In addition to the inadequate accommodation, Dr. Rana was deprived of contact with prison authorities which she should have been entitled to as a detained individual.5 Dr. Rana explained that she spoke to the cameras, yelled from her cell, and even pressed a red call button that supposedly alerted the prison authorities, but no one responded. This lack of contact becomes increasingly more of an issue when Dr. Rana was not given the proper care as a detained individual.
From the lack of supervision and response from prison authorities, Dr. Rana experienced two more violations to her human rights. Being a new mother, Dr. Rana was in discomfort due to her inability to breastfeed and wanted pain relievers in order to cope with the pain along with something to clean herself with when she eventually had to relieve the milk in her breasts. These pleas were not acknowledged or fulfilled by prison authorities. Along with these hygienic requests, her requests for clean water to drink were also ignored. These two instances violate The European Prison Rules, which states that prisoners are entitled to clean drinking water at all times, a clean living space, and the needed toiletries to maintain personal hygiene. Women specifically are entitled to “sanitary towels provided free of charge and a regular supply of water to be made available for the personal care of children and women, in particular women involved in cooking and those who are pregnant, breastfeeding or menstruating.” 6 Dr. Rana was subjected to an unclean environment and denied the right to maintain personal hygiene in regards to her breastfeeding needs because no guards or prison authorities upheld their responsibilities. Furthermore, no drinking water was made available to her and Dr. Rana was put in a degrading situation where she needed to use the water from the toilet of her cell as drinking water. This also posed a potential risk to her health.
CRUEL, INHUMAN, OR DEGRADING TREATMENT AND PUNISHMENT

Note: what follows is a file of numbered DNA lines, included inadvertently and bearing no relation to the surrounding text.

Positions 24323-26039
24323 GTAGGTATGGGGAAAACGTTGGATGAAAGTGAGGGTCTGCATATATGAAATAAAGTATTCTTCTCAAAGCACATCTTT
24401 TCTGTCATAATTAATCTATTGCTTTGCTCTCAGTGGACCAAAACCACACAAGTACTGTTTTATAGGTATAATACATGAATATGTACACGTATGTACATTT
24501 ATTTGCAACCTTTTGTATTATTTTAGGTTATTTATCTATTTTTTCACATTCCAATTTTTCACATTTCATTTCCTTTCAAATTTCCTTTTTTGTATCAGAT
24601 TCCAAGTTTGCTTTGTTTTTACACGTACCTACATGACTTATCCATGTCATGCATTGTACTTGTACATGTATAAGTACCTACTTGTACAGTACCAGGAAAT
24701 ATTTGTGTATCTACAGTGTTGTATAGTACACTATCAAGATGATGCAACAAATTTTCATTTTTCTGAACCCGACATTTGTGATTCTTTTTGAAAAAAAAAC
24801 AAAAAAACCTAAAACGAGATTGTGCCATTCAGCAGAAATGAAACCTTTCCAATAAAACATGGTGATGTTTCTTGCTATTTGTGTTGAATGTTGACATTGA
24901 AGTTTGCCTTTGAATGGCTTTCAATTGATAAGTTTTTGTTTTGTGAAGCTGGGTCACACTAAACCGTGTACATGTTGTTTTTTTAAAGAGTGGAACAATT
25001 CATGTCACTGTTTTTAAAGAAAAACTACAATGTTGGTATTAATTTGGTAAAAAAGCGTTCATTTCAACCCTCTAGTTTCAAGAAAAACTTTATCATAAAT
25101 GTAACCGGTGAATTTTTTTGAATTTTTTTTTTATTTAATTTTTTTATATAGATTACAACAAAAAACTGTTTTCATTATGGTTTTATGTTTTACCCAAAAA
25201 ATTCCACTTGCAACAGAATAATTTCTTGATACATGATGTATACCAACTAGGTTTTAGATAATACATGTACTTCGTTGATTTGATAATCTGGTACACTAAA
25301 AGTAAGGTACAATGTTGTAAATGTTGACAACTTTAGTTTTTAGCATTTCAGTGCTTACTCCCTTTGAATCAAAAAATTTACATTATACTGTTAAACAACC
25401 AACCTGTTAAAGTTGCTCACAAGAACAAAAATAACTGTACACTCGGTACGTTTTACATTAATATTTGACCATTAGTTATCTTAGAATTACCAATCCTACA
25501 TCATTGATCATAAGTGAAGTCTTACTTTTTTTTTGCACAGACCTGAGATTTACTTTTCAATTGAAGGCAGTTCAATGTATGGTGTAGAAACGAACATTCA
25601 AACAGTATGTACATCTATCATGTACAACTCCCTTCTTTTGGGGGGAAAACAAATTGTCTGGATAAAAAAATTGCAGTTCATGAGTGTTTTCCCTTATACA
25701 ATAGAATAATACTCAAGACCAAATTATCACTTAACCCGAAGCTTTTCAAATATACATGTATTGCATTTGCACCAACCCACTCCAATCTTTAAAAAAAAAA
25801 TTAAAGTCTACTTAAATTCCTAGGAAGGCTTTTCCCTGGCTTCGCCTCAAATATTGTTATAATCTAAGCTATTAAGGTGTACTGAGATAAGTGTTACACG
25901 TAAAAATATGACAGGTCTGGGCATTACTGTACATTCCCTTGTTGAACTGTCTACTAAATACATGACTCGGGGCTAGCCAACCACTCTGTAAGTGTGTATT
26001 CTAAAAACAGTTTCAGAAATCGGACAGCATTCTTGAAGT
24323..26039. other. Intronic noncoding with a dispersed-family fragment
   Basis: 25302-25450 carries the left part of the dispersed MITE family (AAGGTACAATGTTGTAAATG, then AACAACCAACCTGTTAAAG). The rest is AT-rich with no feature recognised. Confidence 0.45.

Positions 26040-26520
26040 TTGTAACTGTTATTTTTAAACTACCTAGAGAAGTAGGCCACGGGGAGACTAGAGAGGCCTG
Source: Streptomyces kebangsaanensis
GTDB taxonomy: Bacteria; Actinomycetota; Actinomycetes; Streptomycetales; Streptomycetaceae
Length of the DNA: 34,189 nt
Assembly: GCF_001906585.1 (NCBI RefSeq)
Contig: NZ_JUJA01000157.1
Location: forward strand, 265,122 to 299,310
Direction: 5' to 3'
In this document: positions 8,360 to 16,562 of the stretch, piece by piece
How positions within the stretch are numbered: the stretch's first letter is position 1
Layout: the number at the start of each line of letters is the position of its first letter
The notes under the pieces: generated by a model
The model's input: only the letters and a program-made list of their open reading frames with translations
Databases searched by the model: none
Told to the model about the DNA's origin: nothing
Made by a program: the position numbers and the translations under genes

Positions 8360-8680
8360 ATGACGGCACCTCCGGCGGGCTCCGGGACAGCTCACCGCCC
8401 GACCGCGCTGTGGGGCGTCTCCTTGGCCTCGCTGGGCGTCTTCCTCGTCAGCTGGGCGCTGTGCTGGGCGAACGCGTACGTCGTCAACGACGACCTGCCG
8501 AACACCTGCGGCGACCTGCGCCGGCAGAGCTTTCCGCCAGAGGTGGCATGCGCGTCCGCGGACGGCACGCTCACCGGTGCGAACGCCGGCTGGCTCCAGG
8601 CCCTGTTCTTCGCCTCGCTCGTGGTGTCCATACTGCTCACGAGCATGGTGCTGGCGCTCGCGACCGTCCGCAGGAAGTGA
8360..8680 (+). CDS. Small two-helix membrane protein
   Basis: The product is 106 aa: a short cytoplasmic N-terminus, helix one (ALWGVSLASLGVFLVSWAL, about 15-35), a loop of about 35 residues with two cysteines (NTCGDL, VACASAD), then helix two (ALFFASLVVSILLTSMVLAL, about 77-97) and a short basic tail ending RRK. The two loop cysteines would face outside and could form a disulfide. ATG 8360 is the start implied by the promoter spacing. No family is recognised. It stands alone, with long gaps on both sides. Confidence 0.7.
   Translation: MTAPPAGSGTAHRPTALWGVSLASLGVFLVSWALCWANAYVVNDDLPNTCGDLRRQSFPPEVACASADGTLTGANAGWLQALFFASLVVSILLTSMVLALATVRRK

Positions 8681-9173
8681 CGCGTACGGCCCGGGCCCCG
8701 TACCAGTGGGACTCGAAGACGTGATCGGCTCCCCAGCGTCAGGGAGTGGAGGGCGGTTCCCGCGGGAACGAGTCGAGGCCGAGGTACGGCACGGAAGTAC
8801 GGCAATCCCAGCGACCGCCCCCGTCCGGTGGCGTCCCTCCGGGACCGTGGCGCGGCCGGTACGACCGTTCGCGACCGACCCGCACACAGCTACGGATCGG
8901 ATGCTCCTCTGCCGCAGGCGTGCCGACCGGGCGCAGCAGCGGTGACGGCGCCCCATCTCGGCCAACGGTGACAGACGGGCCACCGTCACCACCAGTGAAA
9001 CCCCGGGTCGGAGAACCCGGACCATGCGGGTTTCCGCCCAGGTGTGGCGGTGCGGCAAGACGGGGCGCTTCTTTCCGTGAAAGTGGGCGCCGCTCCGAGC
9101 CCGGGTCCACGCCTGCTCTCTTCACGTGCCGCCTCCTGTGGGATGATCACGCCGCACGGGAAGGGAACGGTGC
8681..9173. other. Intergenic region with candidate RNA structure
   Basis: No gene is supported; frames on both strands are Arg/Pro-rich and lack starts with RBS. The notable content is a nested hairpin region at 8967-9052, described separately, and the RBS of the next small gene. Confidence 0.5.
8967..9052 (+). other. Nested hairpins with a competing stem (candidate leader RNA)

Torture or other degrading or cruel treatment is a prohibited practice on humans and is described by the United Nations as “…any act by which severe pain or suffering, whether physical or mental, is intentionally inflicted by or at the instigation of a public official on a person for such purposes as obtaining from him or a third person information or confession, punishing him for an act he has committed or is suspected of having committed, or intimidating him or other persons…” 7 Despite the Turkish government’s “zero tolerance for torture policy,” many reports on Turkey mention sexual assaults, physical beatings, and other harmful experiences for detainees in Turkey.8 In Dr. Rana’s experience, she was subjected to emotional abuse and manipulation in order to get a fabricated confession from her. While being detained, Dr. Rana was urged to confess to crimes that she did not commit under the promise that it was the only way that she would be able to raise her son outside of a prison cell. This intimidation combined with the physical discomfort of her detainment cell and the mental toll of being separated from her newborn could be seen as factors used to try and control Dr. Rana, suggesting the use of psychological torture on Dr. Rana.